2. The iDrive system is configurable, so you can put compass, complete time etc. on the iDrive screen. Outside temperature is one of the displays for the driver’s screen that can be selected with the left stalk next to the wheel.

3. To see stuff like energy consumption etc. you can change to the trip monitor, or to the real-time energy display which shows a bar graph for each minute of driving and regen. I have these two set to buttons 1 and 2 of the iDrive system (I also use 8 for navigating home) and it’s very easy to switch between those and other views while driving.

Jeff K
Guest
Jeff K

Tom, thanks for the great review. I did the multi day test and I loved the drive, but it didn’t prove to be an ideal car for a family with 2 kids with the hassle of the suicide doors. Question: what was your rationale for wrapping your car for one year? Is that to protect the exterior for resale? And if you don’t mind, what was the cost of the wrap?

Tom Moloughney
Guest

I really did the wrap to make mt i3 stand out from the crowd and to show everyone what it would look like without the two tone color scheme that BMW used. I also though it would be interesting to see how it look with the rear window dip softened a bit by using a black overlay under the front window. Protecting the real paint underneath was really just a good side effect.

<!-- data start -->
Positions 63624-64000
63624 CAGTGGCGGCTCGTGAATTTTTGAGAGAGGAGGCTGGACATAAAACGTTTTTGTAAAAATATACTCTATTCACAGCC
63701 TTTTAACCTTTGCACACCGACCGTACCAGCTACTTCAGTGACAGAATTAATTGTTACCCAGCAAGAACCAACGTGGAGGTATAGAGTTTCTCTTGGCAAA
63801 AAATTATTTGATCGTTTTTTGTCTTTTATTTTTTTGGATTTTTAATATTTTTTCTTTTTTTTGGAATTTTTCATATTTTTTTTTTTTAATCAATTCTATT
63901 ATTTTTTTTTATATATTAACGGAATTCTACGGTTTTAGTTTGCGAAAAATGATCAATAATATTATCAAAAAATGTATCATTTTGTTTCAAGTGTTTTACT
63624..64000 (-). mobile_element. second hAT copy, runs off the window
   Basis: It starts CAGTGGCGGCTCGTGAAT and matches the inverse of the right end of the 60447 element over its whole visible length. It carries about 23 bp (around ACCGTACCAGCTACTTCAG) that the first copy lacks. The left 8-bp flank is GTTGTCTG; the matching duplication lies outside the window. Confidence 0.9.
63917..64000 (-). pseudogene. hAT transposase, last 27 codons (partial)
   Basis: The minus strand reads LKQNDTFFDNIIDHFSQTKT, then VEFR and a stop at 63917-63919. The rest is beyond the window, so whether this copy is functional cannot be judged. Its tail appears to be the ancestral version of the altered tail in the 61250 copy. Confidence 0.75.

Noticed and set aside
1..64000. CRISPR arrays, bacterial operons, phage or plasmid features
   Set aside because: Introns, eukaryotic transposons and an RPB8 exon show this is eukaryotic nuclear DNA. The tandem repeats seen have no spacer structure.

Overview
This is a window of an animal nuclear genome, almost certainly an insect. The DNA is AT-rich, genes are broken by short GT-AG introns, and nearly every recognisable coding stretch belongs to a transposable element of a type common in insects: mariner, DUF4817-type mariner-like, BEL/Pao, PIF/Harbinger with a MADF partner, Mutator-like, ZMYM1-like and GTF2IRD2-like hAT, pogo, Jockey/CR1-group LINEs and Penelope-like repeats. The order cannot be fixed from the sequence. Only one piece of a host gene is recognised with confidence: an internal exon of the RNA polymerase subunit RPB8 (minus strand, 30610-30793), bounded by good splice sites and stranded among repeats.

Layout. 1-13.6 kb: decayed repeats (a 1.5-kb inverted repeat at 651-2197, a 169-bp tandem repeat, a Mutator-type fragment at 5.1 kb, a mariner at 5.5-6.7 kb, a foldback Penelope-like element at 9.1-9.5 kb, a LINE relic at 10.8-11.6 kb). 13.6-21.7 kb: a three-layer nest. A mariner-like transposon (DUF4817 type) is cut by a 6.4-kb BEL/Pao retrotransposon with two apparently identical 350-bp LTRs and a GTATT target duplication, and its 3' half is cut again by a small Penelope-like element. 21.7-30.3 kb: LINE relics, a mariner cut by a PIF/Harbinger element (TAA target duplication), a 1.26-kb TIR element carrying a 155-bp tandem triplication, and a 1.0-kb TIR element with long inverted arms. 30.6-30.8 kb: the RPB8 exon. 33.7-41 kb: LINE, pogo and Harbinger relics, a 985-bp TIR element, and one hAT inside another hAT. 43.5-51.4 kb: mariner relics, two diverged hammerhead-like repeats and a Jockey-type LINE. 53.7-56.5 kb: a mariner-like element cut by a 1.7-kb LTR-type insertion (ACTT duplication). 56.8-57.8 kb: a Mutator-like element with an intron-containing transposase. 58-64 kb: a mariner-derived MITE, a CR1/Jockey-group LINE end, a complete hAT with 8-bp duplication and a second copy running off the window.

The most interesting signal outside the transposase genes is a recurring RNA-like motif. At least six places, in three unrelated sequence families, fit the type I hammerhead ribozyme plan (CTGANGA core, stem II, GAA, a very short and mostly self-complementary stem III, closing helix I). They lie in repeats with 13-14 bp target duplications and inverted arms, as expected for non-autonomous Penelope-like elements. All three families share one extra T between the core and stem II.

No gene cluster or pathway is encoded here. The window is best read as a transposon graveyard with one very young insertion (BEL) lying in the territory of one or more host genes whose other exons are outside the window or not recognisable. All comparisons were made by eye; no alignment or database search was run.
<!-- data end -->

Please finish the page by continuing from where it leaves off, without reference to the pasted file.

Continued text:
A wrap like this will cost somewhere between $1,500 and $2,500 depending on where you get it done.

Jeff Songster
Guest
Jeff Songster

Nice review… I really enjoyed the i3 when I test drove it. Agree about the seat and wheel heaters and would also add the electric windshield defroster that the eGolf has. Sure wish my 2 LEAFs had that in the winter when you have to get air flowing across it in the cold AM.
Speaking of AM… I too would miss the Medium Wave radio… mostly on long drives when the FM is spotty. Glad to hear that the REX lets you more fully use the battery… to me that is the best reason to carry the complex range extenders. Like the wrap color… how much does something like that cost? Really bugs me how safe and limited the color choices are on most cars these days. Too much white and grey… and worst of all… beige.
Cheers!

no comment
Guest
no comment

would you really want to take a BMW i3 ReX on a long drive? i would think that having to stop every 60 miles to refill would get really old, really fast.

no comment
Guest
no comment